Humility and Prema
Published on May 22nd, 2014 | by Harmonist staff79
Lesson one in the Harmonist classroom series discussing chapter six of Swami Tripurari’s Siksastakam of Sri Caitanya. San Rafael: Mandala, 2005. Swami will be responding to comments and questions while guiding readers through the text. Reader participation is encouraged.
Read the full series here.
As Mahaprabhu was absorbed in rasa, feelings of separation from Krishna erupted and he raved like a madman in anxiety, remorse, and humility.1 His love intensified such that his sthayi-bhava reigned like an emperor over all other attendant bhavas, tasting them, nourishing itself, and immersing him in an ocean of bhakti-rasa. Sri Kaviraja Krishnadasa uses the word rasantaravese to describe Mahaprabhu’s condition—internally absorbed in aesthetic rapture. In doing so he highlights how this verse signals the onset of Mahaprabhu’s prema, for internal absorption in rasa indicates that one has attained prema. As we shall see, prema makes its initial appearance in the dark night of the soul’s unbearable pain of love in separation.
It is difficult to describe the depth of the emotive experience of prema. In Brhad-bhagavatamrta, Narada, while attempting to explain the nature of Radha’s love for Krishna, concludes that prema cannot be fully described. However, if we look to Radha’s dearmost, Sri Rupa, we find a wealth of words on this most esoteric subject. In the beginning of his Bhakti-rasamrta-sindhu, Sri Caitanya’s chosen spokesperson defines prema thus: “The wise say that prema is bhava intensified. It softens the heart completely and fosters a sense of possessiveness.”2 Prema’s svarupa-laksana is intensification of bhava, which as we learned from the previous Siksastakam verse is but a ray of the sun of prema. The complete softening of the heart and awakening of the sense that “Krishna is mine” are prema’s tatastha-laksana.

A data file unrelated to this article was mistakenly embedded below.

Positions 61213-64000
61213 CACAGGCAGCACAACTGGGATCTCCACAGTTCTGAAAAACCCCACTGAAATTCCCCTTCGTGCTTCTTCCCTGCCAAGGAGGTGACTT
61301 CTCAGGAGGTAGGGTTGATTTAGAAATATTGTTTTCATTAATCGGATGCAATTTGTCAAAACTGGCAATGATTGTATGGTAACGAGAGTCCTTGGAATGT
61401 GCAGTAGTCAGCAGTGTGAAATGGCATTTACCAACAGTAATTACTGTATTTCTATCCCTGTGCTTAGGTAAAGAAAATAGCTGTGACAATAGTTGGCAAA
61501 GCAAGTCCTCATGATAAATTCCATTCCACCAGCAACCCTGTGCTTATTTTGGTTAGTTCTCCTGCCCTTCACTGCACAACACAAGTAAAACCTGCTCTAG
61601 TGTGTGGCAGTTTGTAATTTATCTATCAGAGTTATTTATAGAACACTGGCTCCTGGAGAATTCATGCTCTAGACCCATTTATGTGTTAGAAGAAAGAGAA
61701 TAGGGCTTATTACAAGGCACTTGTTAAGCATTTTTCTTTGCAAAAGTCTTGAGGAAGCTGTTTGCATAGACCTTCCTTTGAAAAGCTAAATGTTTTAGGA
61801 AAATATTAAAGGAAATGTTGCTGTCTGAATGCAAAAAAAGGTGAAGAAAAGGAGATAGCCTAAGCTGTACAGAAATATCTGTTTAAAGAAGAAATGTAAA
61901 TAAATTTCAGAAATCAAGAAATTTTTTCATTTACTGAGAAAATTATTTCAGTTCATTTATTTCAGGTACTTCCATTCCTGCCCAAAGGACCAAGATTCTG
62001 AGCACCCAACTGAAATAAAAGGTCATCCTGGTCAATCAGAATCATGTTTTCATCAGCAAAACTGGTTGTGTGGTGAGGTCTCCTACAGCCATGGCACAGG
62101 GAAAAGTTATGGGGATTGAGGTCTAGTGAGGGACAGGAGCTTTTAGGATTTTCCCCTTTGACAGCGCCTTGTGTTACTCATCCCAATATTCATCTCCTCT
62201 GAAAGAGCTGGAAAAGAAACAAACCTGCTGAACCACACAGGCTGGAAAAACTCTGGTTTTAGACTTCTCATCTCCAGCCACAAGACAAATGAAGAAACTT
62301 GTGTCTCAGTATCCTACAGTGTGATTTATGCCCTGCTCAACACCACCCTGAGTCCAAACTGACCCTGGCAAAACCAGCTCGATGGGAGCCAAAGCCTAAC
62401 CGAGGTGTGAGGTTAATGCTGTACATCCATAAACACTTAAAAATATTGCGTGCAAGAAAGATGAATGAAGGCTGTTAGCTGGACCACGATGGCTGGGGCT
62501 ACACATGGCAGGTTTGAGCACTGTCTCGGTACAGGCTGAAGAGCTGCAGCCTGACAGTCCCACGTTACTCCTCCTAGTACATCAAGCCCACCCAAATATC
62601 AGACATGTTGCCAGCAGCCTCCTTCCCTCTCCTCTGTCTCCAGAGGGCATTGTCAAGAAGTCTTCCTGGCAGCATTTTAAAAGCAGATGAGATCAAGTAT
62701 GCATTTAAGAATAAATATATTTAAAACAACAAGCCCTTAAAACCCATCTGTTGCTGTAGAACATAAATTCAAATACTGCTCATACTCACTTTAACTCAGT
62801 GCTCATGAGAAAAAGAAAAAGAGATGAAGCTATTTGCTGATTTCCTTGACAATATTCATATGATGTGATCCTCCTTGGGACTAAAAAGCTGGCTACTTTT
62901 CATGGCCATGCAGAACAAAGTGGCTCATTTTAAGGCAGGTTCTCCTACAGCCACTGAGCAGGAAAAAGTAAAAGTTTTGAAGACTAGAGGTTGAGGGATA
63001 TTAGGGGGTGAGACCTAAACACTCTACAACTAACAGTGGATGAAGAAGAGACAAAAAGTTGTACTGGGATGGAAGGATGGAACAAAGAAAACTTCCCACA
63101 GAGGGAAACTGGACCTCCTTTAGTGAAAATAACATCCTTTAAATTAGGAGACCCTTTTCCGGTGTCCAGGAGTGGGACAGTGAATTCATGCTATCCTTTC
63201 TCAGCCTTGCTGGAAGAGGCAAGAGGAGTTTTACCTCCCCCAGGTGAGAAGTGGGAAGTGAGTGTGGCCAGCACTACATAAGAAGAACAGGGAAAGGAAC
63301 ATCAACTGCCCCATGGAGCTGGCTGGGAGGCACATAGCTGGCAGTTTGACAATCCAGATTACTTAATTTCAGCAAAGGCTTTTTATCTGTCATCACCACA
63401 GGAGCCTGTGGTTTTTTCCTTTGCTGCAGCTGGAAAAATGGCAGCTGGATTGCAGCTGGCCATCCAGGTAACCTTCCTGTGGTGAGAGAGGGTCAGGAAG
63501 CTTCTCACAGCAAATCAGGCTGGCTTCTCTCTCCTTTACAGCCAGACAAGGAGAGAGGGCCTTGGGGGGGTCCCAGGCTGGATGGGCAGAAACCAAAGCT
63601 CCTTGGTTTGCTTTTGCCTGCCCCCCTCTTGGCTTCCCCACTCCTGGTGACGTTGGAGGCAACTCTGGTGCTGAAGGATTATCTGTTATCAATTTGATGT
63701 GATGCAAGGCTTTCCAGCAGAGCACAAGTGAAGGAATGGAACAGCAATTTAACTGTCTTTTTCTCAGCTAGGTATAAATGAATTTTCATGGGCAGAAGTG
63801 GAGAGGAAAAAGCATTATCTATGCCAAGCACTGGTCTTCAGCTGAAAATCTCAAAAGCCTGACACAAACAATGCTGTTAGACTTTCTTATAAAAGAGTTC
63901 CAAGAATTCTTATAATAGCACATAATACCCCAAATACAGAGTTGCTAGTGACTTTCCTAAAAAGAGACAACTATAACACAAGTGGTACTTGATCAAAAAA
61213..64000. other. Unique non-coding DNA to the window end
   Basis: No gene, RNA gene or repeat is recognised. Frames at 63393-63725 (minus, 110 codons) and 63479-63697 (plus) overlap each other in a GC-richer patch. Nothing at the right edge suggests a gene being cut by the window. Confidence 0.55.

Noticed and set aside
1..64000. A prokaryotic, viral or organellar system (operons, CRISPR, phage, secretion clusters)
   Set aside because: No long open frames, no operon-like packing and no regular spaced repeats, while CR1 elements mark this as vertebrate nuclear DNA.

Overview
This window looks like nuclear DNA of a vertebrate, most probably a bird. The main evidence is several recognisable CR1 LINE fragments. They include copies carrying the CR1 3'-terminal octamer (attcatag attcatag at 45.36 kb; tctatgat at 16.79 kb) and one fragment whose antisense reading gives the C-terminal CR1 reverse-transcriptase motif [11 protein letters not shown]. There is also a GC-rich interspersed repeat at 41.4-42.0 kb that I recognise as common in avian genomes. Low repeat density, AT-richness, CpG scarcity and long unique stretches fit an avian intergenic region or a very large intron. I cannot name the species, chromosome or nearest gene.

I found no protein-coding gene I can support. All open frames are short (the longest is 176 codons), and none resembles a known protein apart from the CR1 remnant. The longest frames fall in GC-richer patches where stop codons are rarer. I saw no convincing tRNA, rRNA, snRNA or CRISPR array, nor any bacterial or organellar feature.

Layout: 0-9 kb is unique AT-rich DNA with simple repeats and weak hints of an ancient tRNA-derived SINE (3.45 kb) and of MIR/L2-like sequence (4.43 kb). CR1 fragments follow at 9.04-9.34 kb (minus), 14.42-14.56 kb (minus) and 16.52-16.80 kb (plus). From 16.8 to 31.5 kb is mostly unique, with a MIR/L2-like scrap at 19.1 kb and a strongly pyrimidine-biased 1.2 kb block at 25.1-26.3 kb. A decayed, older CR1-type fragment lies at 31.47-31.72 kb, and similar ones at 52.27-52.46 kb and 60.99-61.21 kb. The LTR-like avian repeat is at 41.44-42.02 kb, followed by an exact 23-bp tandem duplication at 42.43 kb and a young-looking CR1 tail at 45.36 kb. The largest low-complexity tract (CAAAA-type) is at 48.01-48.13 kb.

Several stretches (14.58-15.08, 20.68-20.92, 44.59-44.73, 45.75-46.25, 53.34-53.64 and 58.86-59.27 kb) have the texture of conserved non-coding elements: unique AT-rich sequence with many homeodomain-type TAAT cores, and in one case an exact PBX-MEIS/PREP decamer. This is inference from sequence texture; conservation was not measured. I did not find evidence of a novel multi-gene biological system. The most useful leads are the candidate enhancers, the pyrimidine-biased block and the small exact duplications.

Intensification of bhava transports the devotee from being influenced by Krishna’s svarupa-sakti to being entirely situated within it. This is known as svarupavesa, full absorption in one’s inner spiritual identity, or svarupa-siddhi, the perfection of identifying with one’s svarupa, wherein one experiences the highest happiness. Rupa Goswami writes that this happiness exceeds the happiness of Brahman realization just as an ocean exceeds a mere drop of water.3 Higher than the eternal peace and quietude of brahmananda is the svarupananda of Bhagavan, in which he takes pleasure in his own eternal perfection. Higher still is svarupa-saktyananda, in which Bhagavan’s devotees take pleasure in him. It is this happiness, brought about by the intensification of bhava, that prema-bhaktas taste. Thus Sri Rupa refers to the happiness prema affords as sandrananda-visesatma, a condensation of happiness (sandrananda) experienced by one who is completely enveloped in Sri Krishna’s svarupa-sakti (visesatma).4
This extraordinary spiritual happiness is strengthened by prema’s power to completely charm Sri Krishna, sri-krishnakarsini.5 Only prema has this power to bring Krishna under one’s control. Prema is directed not to Krishna alone but to Krishna along with his entourage. According to Sri Jiva Goswami , this is the significance of the word sri in the phrase sri-krishnakarsini. It refers to his entourage, which is constituted of his svarupa-sakti. As prema captivates Krishna, so too does it captivate his merciful associates. As it does so, it secures the prema-bhaktas’ happiness in svarupa-saktyananda or sandrananda-visesatma.